Tuesday, December 14, 2010

Lafayette, La. | Revisiting 'Chain Reaction' story

Amid word today that Leslie Hurst is assuming the publisher's job at The Clarion-Ledger in Jackson, Miss., I'm republishing the following post, which I originally wrote nearly two years ago, when she was the top executive of The Daily Advertiser in Lafayette, La. Although the excellent "Chain Reaction" story was about Lafayette, it is a must-read for all Gannett watchers. Following is the post as it first appeared on Jan. 22, 2009:

In a heartbreaking story worth reading to the very last sentence, The Independent Weekly tells a harrowing tale about Gannett's stewardship of The Daily Advertiser in Lafayette, La. The 143-year-old daily got swept up in the $1 billion Thomson Newspapers deal in mid-2000.

Writer Leslie Turk says in Chain Reaction: "Corporate newspaper giant Gannett has ransacked The Daily Advertiser, one of its most lucrative newspapers. And every penny of profit squeezed out of the daily has been wired straight to its Virginia headquarters.

"Lafayette is the poster child for this problem," the story says, "as Gannett has robbed this community to pay for its errors elsewhere. For centuries, locally owned papers had a different mission, but now the Advertiser's readers are being told they must pay for Gannett's mistakes and greed."

Publisher Leslie Hurst did not respond to the Weekly's calls or e-mail, the story says.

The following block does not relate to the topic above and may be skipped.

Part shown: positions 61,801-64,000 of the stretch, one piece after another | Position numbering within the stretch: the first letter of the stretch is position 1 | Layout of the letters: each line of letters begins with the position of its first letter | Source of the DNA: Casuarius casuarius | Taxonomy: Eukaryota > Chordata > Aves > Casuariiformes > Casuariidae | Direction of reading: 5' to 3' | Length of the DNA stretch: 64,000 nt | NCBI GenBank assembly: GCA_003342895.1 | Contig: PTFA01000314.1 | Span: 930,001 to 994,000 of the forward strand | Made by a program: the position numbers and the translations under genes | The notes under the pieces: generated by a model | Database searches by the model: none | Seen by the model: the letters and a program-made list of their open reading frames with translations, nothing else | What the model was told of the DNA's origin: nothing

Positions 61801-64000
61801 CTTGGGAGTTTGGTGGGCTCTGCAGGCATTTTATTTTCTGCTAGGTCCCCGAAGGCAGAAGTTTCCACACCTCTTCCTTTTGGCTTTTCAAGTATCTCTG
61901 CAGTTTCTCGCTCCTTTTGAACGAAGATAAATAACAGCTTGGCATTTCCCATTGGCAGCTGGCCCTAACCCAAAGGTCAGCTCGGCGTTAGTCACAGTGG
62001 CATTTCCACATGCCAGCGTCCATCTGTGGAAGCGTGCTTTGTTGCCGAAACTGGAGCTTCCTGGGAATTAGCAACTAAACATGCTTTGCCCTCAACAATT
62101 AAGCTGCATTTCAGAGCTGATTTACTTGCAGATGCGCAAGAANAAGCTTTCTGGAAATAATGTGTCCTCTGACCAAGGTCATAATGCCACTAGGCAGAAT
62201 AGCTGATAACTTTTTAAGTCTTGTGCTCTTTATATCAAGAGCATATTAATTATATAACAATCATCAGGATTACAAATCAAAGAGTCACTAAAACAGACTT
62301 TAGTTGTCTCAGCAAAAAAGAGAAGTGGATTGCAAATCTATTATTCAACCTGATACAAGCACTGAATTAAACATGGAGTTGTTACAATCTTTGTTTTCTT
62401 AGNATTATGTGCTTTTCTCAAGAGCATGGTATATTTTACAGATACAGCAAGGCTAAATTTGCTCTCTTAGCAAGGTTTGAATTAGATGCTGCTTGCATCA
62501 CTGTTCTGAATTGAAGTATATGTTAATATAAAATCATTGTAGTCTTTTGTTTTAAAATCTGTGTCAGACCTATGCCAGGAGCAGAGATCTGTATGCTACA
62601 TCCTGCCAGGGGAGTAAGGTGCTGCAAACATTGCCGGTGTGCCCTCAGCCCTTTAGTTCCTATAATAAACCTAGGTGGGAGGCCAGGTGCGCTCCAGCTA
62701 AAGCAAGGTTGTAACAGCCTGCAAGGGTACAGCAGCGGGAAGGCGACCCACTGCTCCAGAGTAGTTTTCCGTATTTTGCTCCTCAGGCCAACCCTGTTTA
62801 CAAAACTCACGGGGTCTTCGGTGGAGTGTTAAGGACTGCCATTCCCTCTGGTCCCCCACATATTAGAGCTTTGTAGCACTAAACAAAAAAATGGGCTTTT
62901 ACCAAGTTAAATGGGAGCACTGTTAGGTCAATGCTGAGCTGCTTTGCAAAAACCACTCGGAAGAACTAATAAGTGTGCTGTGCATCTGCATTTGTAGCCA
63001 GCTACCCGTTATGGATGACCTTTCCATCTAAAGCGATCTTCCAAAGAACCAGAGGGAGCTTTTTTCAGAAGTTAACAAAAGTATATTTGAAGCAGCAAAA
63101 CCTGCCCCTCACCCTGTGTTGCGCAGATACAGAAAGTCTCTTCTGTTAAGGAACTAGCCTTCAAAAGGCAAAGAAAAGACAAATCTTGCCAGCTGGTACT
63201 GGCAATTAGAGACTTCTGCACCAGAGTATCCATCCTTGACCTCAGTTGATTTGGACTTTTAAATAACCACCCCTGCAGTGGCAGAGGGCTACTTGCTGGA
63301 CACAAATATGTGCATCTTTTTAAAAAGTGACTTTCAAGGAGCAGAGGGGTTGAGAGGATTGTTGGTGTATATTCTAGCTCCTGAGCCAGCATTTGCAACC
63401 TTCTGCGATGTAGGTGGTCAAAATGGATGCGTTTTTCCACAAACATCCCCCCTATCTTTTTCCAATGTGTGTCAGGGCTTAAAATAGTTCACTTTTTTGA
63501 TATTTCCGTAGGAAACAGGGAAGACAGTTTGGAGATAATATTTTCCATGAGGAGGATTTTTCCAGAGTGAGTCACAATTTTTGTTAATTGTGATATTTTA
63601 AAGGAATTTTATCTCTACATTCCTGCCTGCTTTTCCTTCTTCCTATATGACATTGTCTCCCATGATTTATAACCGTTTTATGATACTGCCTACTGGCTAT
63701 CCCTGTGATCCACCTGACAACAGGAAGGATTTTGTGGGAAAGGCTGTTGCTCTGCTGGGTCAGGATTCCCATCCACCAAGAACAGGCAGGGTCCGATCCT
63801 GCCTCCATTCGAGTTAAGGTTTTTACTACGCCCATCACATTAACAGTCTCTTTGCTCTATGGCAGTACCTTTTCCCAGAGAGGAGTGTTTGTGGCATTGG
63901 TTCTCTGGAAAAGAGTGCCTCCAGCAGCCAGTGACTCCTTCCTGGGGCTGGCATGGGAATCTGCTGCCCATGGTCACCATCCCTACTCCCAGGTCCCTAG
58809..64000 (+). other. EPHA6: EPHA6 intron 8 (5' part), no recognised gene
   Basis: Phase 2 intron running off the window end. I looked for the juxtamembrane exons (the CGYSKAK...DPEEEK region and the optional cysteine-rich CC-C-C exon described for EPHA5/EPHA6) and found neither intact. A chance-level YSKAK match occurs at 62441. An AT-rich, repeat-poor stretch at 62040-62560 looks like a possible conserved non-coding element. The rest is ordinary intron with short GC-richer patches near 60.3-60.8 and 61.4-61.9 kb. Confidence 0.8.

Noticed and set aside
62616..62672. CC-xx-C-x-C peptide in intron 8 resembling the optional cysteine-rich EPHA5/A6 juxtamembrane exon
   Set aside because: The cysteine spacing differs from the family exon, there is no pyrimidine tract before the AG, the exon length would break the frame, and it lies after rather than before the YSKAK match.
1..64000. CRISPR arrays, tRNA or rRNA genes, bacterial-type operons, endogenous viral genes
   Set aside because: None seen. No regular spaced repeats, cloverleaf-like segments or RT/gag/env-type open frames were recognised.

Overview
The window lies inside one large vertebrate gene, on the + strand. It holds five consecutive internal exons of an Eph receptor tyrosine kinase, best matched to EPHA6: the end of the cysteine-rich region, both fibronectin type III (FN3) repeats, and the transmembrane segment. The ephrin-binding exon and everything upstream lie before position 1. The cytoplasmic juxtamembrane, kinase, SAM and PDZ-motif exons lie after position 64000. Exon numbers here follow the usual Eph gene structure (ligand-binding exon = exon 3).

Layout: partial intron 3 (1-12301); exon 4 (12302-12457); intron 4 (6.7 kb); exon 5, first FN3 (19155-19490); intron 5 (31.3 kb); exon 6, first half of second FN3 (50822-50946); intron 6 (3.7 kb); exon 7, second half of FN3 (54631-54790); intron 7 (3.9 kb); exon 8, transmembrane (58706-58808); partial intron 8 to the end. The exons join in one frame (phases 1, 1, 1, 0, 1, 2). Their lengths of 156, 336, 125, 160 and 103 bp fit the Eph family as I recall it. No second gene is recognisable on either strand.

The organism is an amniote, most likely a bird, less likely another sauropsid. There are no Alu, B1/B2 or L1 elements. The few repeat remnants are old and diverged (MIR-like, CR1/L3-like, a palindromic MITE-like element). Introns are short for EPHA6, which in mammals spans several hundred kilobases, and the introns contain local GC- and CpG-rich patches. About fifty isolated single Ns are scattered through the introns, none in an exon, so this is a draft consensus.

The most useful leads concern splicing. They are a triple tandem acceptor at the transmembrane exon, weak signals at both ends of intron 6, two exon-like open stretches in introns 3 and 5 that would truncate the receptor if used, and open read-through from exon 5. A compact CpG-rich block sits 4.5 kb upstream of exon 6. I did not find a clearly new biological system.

1. Tale of the tape...

    Ft. Myers

    All in the last 14 years. That's a lot of curtain money.

  2. You can get copies of "Chain Gang" on Amazon. Tells the same story in Wisconsin.

  3. Gannett's greed is its ultimate downfall. It's simply amazing that the company is unable to adjust to the "new reality" of competition and lower profit margins.

    It seems that corporate is intent in directing every available dollar into the top exec's pay checks, bonuses and retirement accounts. It's like they're all loading up because they don't expect to be there long.

    Gannett, a company of a few voices chanting "Let the readers and the workers be damned."

  4. You could at least spell the name of the town right in the title. It's Lafayette.

  5. 3:39 You left off her first two newspapers -- the Shreveport Times and the Pensacola News Journal. Her first publisher job was Hattiesburg, Mississippi.

  6. 9:59 sorry about that; it's now fixed.

  7. Actually, it was the Shreveport Journal.


Jim says: "Proceed with caution; this is a free-for-all comment zone. I try to correct or clarify incorrect information. But I can't catch everything. Please keep your posts focused on Gannett and media-related subjects. Note that I occasionally review comments in advance, to reject inappropriate ones. And I ignore hostile posters, and recommend you do, too."

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